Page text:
Article: How internship programs boost employer branding

Employer Branding

How internship programs boost employer branding

Other than directly taking pressure off entry level recruitment efforts, interns also contribute by becoming your brand evangelists. They will talk about you among their friends if they had a great internship with you and help you build your HR brand.
How internship programs boost employer branding

The country is quickly adapting to the phenomenon of internships and not just in the high profile MNCs; even small businesses have started hiring interns for different roles, ranging from production to sales and marketing.

The question one must ask is what really triggered this development? Though there are a number of reasons behind this - government mandating the internships for different courses, or the millenials’ quest for discovering their true passion by exploring different career options; one reason undoubtedly tops the list- the emergence of startups. 

India has the fastest growing startup ecosystem in the world, and also the youngest startup nation. According to a recent NASSCOM report, with over $5 billion worth investment last year, and three to four startups emerging every day, India has secured the third position in the world in terms of the number of startups, 4200 and counting, a growth of 40%, at the end of 2015. 

And who do these startup founders turn to when they need helping hands to quickly test/scale their idea? Yes, interns. The internship culture in India is undergoing a silent revolution (see chart).

Internship Infographic

For startups, the case for hiring interns is rather straight forward. The budgets are low, the roles are not well defined, and there is limited clarity on future. Interns meet all these constraints plus bring lots of energy and new ideas with them – something that every startup values. No wonder, for many startups, interns are the first team before the first team. During first 2 years of operations, Internshala team had only interns and today also they constitute one third of our workforce. Even among the full time employees, ~70% had joined as an intern first.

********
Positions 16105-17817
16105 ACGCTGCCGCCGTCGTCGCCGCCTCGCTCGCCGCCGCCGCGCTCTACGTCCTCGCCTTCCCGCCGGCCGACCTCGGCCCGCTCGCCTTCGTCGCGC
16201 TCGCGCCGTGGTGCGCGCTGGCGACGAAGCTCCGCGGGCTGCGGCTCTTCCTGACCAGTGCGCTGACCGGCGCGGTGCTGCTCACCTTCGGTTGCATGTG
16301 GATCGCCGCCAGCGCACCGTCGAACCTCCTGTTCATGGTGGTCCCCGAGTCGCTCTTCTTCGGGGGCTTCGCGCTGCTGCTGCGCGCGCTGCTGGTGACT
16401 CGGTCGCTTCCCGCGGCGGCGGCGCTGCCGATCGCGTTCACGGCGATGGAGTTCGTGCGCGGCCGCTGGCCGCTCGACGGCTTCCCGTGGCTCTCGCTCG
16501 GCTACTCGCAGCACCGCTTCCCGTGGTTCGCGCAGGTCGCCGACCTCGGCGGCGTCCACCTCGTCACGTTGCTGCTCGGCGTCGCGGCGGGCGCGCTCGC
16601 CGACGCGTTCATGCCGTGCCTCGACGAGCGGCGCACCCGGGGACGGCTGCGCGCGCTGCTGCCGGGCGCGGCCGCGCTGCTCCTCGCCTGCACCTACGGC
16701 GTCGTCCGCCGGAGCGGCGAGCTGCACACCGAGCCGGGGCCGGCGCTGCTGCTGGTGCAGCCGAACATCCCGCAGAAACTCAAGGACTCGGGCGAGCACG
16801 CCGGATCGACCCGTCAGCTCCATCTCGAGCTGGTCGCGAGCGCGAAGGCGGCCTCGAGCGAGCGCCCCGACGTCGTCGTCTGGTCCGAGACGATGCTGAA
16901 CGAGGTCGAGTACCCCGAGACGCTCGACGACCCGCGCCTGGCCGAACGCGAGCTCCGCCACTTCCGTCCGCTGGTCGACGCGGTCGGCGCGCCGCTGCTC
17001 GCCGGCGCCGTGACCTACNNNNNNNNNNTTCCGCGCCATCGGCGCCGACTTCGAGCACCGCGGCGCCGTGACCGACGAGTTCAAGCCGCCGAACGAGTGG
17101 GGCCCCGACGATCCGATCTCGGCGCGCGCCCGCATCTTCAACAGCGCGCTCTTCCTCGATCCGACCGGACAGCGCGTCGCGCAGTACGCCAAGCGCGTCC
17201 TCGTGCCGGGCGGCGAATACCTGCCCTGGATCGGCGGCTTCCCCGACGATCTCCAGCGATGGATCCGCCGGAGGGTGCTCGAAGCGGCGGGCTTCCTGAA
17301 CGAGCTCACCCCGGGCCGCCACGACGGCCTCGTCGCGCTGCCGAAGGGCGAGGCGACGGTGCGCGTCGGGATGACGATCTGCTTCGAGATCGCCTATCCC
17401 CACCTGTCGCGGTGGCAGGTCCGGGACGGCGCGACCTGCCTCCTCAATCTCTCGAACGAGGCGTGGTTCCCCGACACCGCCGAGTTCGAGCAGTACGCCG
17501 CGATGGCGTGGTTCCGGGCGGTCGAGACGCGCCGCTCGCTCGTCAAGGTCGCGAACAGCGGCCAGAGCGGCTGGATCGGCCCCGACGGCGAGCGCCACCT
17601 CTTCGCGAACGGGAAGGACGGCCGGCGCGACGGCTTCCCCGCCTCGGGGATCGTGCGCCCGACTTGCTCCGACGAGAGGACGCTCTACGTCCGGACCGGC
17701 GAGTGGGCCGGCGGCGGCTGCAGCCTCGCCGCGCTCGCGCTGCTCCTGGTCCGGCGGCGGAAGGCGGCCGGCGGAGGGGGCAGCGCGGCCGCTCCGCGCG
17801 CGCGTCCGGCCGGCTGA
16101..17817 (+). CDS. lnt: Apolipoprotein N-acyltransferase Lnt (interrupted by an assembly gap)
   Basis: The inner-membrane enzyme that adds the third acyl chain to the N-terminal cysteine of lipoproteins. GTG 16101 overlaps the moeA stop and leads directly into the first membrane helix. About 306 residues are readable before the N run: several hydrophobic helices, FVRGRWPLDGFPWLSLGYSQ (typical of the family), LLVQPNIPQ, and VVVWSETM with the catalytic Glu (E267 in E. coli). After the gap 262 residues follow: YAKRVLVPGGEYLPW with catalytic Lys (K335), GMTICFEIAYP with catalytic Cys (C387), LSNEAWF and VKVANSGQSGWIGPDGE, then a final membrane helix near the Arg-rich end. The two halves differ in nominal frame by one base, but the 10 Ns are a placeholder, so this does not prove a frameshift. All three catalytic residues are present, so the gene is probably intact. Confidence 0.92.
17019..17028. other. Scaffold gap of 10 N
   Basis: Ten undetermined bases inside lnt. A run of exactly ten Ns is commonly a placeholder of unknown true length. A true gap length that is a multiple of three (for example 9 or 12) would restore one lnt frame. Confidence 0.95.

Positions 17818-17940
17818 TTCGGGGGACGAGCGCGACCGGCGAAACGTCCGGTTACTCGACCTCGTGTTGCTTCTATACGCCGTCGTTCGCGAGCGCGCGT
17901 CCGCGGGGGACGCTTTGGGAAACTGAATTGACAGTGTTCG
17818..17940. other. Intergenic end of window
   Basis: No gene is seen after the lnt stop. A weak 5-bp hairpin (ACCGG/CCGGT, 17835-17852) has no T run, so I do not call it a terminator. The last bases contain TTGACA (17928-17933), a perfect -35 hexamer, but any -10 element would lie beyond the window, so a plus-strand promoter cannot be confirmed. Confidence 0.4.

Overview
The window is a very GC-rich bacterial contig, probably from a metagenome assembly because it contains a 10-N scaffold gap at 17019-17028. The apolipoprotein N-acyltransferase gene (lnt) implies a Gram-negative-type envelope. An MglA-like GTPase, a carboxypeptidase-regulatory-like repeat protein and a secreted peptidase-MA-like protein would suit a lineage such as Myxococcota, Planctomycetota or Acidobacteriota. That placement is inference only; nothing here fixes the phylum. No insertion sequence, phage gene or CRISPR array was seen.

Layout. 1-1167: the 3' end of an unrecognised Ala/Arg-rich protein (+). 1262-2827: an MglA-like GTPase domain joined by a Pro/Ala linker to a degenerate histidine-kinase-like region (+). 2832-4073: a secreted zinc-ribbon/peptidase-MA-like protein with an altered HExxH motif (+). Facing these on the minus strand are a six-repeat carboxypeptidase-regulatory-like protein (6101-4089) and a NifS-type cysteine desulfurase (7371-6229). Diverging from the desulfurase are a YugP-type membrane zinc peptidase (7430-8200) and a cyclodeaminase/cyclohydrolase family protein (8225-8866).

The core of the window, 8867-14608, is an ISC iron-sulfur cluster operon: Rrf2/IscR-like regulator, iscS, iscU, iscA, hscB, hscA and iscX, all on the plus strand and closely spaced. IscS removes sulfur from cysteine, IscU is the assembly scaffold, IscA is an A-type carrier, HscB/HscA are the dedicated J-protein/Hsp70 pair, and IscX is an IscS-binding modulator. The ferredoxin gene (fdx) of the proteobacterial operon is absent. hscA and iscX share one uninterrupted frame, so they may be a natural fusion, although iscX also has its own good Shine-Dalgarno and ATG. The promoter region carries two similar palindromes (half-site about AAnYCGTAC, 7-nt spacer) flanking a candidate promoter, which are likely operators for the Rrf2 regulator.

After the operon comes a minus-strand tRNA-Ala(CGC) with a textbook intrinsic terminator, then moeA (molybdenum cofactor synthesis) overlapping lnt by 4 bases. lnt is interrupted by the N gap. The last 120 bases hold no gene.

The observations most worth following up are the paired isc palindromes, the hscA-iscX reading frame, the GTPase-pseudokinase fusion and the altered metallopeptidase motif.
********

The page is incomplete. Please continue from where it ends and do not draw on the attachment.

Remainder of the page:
While startups have their reasons, what about established brands? If you are an HR manager at a big corporate, what could be your reasons to run an internship program? 

First and foremost would be to build a stronger and better talent pipeline for entry level roles. Historically companies like ITC, Shell, Google, Microsoft and others have had robust internship programs in place and meet 70-80% of their fresh graduate hiring requirements by extending PPO (Pre Placement Offer) to the interns who perform well. Further, since both the organization and the intern get an extended window to know each other beforehand, it results in lower attrition.

Other than directly taking pressure off entry level recruitment efforts, interns also contribute by becoming your brand evangelists. They will talk about you among their friends if they had a great internship with you and help you build your HR brand.